2012 Record: 5-11. Missed Playoffs.
What is the team’s biggest obstacle?
This is simple: The Arizona Cardinals had possibly the worst offensive line in league history last season as they ranked dead last in yards per rush as well as sacks given up per pass attempt. There was only one other team in the past 30 years that ranked last in those two categories and that was the first-year expansion Houston Texans, who basically ended David Carr’s career before it even started. It’s no surprise that such a horrendous line burned through four different starting quarterbacks and ruined Kevin Kolb, who just two years earlier was the most sought-after free-agent quarterback on the market. The Cardinals’ two starting tackles, D’Anthony Batiste and Bobby Massie were Nos. 1 and 2 in sacks given up, but there is light at the end of the tunnel. Massie got markedly better by season’s end and the team selected arguably the best player in the entire draft, Jonathan Cooper, to secure the interior of the line. In addition to the improving Massie, Levi Brown will return after missing all of 2012 with a torn triceps and while there are no guarantees he will be at full strength, anything he can give will be better than Batiste. As an insurance policy, the Cardinals were wise to sign Eric Winston, who can spot start on either side and provide much-needed depth. Other than his remarks about crowd booing in Kansas City, Winston had a very forgettable season last year, but it wasn’t long ago that he was road-grading lanes for leading rusher Arian Foster in 2010.
This is a much-improved unit from last year, but that group was so bad in 2012 that they will have to prove themselves over and over again before I say they are anything more than the weakest link on this team.
Taylor Jones, Fox Sports.
Cardinals head coach Bruce Arians has a saying — when you get an opportunity, you’re either going to get exposure or you’re going to get exposed.
So far, guard Paul Fanaika has had all his clothes on. Filling in at right guard while starter Daryn Colledge deals with a leg injury, Fanaika has opened some eyes through the first week of training camp.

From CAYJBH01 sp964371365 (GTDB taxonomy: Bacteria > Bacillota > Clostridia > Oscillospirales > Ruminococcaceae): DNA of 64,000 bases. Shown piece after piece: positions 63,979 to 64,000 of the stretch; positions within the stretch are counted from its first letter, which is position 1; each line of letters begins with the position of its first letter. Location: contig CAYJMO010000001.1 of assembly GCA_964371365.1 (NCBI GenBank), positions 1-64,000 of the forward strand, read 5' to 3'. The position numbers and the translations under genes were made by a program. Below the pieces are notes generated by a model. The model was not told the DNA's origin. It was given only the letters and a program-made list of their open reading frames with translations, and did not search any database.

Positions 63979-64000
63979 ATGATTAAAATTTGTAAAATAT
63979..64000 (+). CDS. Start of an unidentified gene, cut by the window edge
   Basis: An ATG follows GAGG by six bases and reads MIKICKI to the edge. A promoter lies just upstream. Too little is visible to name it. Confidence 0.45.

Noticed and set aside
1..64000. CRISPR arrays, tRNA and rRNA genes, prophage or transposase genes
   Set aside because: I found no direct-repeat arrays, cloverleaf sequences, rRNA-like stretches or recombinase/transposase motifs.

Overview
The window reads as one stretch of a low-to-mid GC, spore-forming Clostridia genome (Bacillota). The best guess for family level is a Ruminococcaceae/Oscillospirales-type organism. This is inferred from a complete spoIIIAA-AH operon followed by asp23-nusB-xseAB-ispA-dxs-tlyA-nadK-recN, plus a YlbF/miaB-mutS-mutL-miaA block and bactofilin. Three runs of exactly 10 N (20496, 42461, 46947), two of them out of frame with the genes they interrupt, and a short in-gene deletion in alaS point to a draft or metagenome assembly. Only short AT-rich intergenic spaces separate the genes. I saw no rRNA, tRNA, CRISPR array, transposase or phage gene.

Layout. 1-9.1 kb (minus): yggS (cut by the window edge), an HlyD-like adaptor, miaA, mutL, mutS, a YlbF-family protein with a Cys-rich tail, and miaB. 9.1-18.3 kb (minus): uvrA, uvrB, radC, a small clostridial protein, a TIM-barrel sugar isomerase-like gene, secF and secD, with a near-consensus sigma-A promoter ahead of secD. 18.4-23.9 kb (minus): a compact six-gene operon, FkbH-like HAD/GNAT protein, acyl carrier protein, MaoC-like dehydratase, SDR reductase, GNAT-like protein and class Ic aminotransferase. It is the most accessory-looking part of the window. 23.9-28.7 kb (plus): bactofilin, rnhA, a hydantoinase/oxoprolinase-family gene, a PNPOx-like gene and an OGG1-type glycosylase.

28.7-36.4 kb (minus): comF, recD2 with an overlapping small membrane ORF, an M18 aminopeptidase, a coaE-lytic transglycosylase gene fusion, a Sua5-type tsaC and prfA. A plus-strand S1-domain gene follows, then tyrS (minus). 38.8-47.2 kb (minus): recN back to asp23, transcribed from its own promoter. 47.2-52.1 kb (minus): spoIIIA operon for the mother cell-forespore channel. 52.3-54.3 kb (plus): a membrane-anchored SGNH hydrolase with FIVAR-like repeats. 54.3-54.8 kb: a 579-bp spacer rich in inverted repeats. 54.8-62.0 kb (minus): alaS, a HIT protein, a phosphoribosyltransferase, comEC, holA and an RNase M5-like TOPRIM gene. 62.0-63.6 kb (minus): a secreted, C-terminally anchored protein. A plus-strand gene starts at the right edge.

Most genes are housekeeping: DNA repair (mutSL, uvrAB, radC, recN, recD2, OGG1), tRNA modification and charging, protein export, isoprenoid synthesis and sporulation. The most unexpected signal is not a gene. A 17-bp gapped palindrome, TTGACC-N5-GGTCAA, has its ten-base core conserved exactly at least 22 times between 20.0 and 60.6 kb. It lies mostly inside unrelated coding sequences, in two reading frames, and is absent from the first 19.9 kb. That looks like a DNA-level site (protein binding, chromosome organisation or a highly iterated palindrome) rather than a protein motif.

“He’s done a great job with his exposure,” Arians said. “He’s played extremely solid. I can’t say enough what he has done with his chance.”
It’s not as if the Cardinals are without other options to fill that spot, either. Behind Fanaika on the current depth chart are the likes of Chilo Rachal, a six-year veteran, and the team’s 2013 fourth-round pick, Earl Watford.
When asked whether Fanaika could even challenge Colledge, Arians suggested he could.
“I think any time you get the exposure he’s gotten and do that well with it, the guy behind you that’s hurt, he needs to get back out there,” Arians said.
Zach Buchanan, azcentral.com.
The way Arizona Cardinals quarterback Carson Palmer sees things, his team will need big plays in the absence of extended drives to compete against rugged NFC West defenses.
“If they make a mistake, hold the ball and chuck it for a 60-yard gain,” Palmer said from training camp recently when explaining coach Bruce Arians’ mindset. “Don’t take the checkdown, checkdown, checkdown. In this division especially, you can’t go seven or eight drives a game trying to get 12- to 14-play drives. The defenses are too good.”
Arians points to 15 yards for runs and 25 yards for passes as parameters for “explosive” plays.
Last season, NFL teams averaged 0.7 points per drive without an explosive play and 3.8 yards per drive with at least one of them (using Arians’ parameters). The chart, courtesy of ESPN Stats & Information, breaks down the averages by NFC West defenses.
“I have been so ingrained to get completions, get completions, get completions,” Palmer said. “[Arians] is more, ‘Let’s take shots when we can. Let’s take advantage of those mistakes, guys being a little bit out of practice, a guy not quite getting to the hash or a guy not quite getting outside the numbers. If he stays inside the numbers, let’s take this opportunity. Play offense.’ ”
Can the Cardinals strike for big plays in the passing game without taking too many quarterback hits or sacks? We’ve heard from Arians on the matter, and from Palmer. Their philosophy will be a frequent reference point for Cardinals-related analysis this season.
Mike Sando, ESPN.